The Trauma/Pain Connection and How To Heal It
The Trauma/Pain Connection and How To Heal ItOctober 2nd, 2018 by Cindy Perlin
The Effects of Trauma Can Last a Lifetime
Last week, many of us watched Dr. Christine Blasey Ford testify before Congress about being sexually assaulted 36 years earlier. Despite the many years that had passed since this traumatic experience, it was clear to anyone watching her testimony that the memory of the experience was still very emotionally upsetting to her. This long term, unresolved emotional distress is very common among trauma survivors. And, just as there is ongoing emotional repercussions from trauma, there are ongoing physical repercussions.
How Trauma Causes Pain
A traumatic event is one in which a person has been exposed to actual or perceived threats to his survival or physical wholeness that led to feelings of intense fear, helplessness, or loss of control. Trauma can involve a single incident, such as a physical or sexual assault or a car accident, or ongoing threats, such as childhood physical or emotional abuse. Generally speaking, the more trauma a person has experienced, the more likely he or she is to develop physical and emotional illnesses, including chronic pain. Among injured people, those with posttraumatic stress disorder experience more pain and respond less well to medical interventions than those who do not have the disorder.
One study found that the more childhood trauma patient had, the higher the rate of unsuccessful lumbar spine surgery. Patients in the study had psychiatric evaluations to determine the presence or absence of five types of childhood trauma: physical abuse, sexual abuse, alcohol or drug abuse by a primary caregiver, abandonment, and emotional neglect or abuse. Patients with no childhood trauma had a surgical success rate of 95%. Patients with one type of childhood trauma had a success rate of 75%. With two types of trauma, patients’ surgical success rate declined to 43%. Those with three types of childhood trauma had a 20% success rate; with four types, 7%; and with five, 0%.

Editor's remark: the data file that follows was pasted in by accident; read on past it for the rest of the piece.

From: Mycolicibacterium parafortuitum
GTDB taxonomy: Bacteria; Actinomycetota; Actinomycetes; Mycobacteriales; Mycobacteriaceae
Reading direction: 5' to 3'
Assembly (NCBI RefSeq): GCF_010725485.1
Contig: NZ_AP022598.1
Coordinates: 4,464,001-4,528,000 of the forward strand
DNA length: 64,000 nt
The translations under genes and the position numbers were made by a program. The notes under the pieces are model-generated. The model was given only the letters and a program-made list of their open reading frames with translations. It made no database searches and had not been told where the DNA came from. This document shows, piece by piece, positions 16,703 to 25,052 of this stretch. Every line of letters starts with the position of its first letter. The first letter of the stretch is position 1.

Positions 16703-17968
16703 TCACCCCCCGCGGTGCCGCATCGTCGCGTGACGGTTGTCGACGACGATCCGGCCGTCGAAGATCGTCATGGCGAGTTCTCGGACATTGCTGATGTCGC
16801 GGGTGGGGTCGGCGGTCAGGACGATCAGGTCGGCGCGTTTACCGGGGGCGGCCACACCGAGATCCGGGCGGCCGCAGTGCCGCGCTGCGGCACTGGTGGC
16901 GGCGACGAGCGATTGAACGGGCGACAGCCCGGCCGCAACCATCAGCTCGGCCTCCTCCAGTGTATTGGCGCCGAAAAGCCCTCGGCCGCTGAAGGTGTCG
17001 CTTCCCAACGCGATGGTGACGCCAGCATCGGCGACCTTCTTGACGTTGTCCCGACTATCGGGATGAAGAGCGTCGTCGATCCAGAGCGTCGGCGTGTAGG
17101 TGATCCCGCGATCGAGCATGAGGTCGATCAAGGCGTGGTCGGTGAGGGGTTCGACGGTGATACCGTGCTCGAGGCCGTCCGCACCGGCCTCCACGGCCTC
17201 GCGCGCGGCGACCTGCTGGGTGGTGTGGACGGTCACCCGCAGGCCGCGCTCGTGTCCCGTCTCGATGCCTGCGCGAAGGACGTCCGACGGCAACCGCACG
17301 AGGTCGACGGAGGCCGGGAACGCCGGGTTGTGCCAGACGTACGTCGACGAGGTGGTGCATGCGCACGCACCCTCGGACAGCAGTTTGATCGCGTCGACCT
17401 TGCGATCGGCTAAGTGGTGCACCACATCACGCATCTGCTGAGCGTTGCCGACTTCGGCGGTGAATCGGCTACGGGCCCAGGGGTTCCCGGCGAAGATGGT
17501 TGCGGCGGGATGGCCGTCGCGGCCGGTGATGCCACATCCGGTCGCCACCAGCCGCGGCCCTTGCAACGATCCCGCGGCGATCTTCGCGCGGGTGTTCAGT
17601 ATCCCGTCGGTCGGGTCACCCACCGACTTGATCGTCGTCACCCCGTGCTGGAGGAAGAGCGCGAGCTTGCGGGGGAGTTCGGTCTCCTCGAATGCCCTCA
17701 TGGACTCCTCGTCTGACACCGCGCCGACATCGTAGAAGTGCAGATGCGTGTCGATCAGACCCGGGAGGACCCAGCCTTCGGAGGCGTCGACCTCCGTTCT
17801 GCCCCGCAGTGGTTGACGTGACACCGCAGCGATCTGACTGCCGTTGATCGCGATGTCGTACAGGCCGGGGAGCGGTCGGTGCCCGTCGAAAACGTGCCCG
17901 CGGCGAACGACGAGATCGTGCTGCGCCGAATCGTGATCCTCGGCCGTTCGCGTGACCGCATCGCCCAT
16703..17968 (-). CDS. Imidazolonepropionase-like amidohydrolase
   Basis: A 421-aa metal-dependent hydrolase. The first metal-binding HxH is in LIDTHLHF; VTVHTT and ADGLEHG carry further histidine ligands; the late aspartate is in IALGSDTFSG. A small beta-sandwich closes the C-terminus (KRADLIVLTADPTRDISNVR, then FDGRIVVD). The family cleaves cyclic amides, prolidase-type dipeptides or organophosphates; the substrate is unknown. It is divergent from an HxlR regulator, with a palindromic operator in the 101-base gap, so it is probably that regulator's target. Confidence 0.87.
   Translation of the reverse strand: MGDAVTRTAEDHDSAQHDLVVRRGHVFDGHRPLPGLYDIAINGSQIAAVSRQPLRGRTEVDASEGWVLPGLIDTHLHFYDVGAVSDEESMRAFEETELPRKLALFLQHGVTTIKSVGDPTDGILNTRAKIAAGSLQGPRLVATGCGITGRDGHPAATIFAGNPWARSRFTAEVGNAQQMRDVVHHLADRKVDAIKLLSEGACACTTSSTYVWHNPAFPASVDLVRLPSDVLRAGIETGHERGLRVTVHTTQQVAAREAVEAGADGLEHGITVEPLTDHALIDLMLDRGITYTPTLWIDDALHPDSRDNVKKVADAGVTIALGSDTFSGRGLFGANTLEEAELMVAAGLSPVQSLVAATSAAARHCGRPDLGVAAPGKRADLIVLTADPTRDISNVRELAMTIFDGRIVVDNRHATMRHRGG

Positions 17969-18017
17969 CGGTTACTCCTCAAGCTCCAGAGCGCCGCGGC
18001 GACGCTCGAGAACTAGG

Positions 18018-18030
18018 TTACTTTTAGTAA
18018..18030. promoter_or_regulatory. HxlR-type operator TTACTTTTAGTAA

Psychologists Peter Levine and Maggie Phillips, coauthors of Freedom from Pain, believe that unresolved trauma, held in the body, causes chronic pain for many people. They report that during their 80 combined years of clinical experience, they have discovered that pain that did not respond to any of the usual treatments could be traced back to unprocessed accumulated stress and trauma. Unresolved trauma from childhood—such as illness, hospitalizations, surgeries, birth trauma, attachment trauma, and physical and emotional neglect and abuse—can all get stirred up by a current event, including the onset of pain. Levine and Phillips found that most people in unrelenting pain were not taught early in life how to deal effectively with uncomfortable or distressing experiences, either because of neglect or because they were abused when they expressed distress.
According to Levine, wild animals do not experience long-term trauma from stress because when they are threatened, if they survive, they complete the fight-or-flight response by either fighting back against what threatens them or fleeing the source of the threat. After the threat has passed, they literally shake off any residual effects of stress during a period of involuntary trembling.
In contrast, humans often can’t escape or fight back, and we don’t allow our bodies to shake off the residual energy from the threatening experience. We often shift into the freeze response, a state of helplessness and hopelessness that occurs when we believe there is no escape. This unprocessed energy is often at the root of pain.